Only the day before, he had sent out an e-mail that placed the Louisiana Coalition for Science in the same league as some pretty hefty national organizations in terms of what we might do to stop the LFF from saving civilization. He linked to the LCFS “Merry Kitzmas” post of December 20, which warned our readers that “The Louisiana Family Forum is not going to shrink away after one defeat. They’ll be back next year, making mischief again with the help of the Discovery Institute.”
Your support is mission critical to LFF. Ignite is one of the most aggressive campaigns LFF has undertaken. It’s designed to turn the moment that was the 2010 elections into a movement that touches the legislature, Louisiana elections and the next generation of youth leadership. (Click here to download a pdf of the plan today). . . . Groups like ‘Louisiana Coalition for Science,’ Moveon.org, and the ACLU will invest heavily to prevent LFF from igniting that transformation.
Well, now, this is interesting. We have no idea what Moveon.org and the ACLU might be planning to invest to thwart the LFF, but we know exactly what the LCFS has invested so far and plans to invest in the future. And a comparison of our revenue with the LFF’s as shown in its most recently available financial information is quite informative (see the 2008 LFF IRS 990 report [pdf]). Here it is:
Louisiana Family Forum Total Revenue 2008: $691,915
Louisiana Coalition for Science Total Revenue 2008 (and 2009, 2010, 2011, and the foreseeable future): $0.00
The LFF’s 2008 IRS 990 report (p. 24) — for the year in which it championed the Louisiana Science Education Act — indicates that this organization spent $123,926.00 — 18% of its total revenue — just on newsletters. That’s a nice little chunk of change. However, the LFF “Ignite” brochure says this (cue the violins):
LFF takes financial stewardship seriously and chooses not to spend thousands of dollars on advertising like organizations such as Planned Parenthood and the ACLU. LFF relies on its supporters to spread the word, so please be sure to tell your family, friends, and church leaders about how LFF is working to ignite an enduring cultural transformation in Louisiana.
And then there’s this additional affirmation:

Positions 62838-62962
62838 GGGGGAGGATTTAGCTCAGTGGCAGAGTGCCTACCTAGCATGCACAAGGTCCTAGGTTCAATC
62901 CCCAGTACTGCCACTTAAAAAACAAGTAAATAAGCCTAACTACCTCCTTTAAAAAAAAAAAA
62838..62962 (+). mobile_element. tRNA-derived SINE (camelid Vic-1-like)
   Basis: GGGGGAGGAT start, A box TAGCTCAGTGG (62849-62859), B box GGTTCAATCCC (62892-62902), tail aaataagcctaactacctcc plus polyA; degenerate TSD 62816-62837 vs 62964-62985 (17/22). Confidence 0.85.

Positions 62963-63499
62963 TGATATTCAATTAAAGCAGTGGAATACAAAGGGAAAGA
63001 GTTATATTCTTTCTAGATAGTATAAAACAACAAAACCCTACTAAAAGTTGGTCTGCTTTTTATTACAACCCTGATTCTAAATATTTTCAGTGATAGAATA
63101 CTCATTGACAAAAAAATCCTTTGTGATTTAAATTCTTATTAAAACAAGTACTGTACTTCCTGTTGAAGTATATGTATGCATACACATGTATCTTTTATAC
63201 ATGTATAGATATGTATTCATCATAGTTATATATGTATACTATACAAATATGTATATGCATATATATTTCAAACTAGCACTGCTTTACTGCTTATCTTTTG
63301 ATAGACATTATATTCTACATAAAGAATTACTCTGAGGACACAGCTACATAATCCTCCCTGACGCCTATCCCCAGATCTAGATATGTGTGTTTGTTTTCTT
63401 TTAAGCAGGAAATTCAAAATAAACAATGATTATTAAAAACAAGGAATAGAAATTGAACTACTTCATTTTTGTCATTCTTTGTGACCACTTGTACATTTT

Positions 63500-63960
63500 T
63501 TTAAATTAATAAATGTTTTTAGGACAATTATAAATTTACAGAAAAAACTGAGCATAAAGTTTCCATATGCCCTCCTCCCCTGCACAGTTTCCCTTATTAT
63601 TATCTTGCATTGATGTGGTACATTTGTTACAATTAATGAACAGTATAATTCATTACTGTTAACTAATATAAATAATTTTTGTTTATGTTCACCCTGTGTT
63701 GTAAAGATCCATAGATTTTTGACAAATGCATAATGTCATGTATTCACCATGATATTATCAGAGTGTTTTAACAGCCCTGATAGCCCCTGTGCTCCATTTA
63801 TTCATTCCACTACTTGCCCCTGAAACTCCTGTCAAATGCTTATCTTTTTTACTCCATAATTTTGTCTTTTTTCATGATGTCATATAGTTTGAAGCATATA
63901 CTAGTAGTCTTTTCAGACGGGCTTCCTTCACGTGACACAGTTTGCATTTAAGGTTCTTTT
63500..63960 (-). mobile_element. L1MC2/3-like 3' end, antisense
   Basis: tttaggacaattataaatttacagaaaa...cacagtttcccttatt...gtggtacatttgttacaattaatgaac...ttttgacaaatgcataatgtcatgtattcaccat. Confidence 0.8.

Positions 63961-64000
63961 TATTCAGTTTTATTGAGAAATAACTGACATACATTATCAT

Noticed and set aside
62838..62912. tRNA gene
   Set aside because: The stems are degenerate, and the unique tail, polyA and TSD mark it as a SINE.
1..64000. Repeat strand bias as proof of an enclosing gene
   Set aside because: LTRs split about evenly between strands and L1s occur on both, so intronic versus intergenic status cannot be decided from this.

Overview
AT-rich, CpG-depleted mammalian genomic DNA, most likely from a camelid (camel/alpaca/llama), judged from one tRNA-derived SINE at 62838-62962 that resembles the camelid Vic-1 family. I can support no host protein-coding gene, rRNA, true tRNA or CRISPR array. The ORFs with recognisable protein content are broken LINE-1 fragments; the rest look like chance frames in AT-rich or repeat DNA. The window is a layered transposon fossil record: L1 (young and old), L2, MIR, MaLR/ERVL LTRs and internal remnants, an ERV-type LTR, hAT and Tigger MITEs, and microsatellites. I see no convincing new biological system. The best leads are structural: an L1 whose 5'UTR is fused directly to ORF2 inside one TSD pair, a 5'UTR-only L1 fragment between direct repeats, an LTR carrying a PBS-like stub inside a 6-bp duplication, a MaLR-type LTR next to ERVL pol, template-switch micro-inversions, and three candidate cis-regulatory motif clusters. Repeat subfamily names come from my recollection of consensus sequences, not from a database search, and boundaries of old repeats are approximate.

LFF does not accept government funding and, therefore, depends entirely on the generosity of donors to do its work.
This disavowal implies that the government makes funding available that the LFF nobly declines. But the truth is that, as a 501(c)3 non-profit entity, the LFF certainly accepts its government tax exemption, which is, in effect, money in the bank. And speaking of money in the bank, Rev. Mills is not bashful when it comes to asking for donations, even from senior citizens, as his December 29 fund-raising e-mail demonstrates:
IRA Distributions: The tax law signed on December 17, 2010, allows taxpayers age 70 or older to donate up to $100,000 of the annual required minimum distributions from their IRAs directly to a charity for both 2010 and 2011. The amount of the charitable contribution can be excluded from your taxable income.
Here, for the edification of our readers, is the truth about the Louisiana Coalition for Science’s investment to stop the LFF from exploiting public education in its “culture war”: the only thing we have to invest is the hard-earned expertise and the invaluable personal and professional time (and sometimes personal funds) of our relative handful of volunteers. And, unlike the LFF, since we are unincorporated, we don’t enjoy a federal tax exemption.
We don’t really expect the Louisiana Family Forum to congratulate Zack Kopplin and the LCFS on our victory for Louisiana science education at the BESE meeting on December 7. Nor do we begrudge the LFF its efforts to raise money. They have the freedom in our democratic system to do this, and all non-profits need donors who provide financial support. But a little more class would be very becoming to that organization.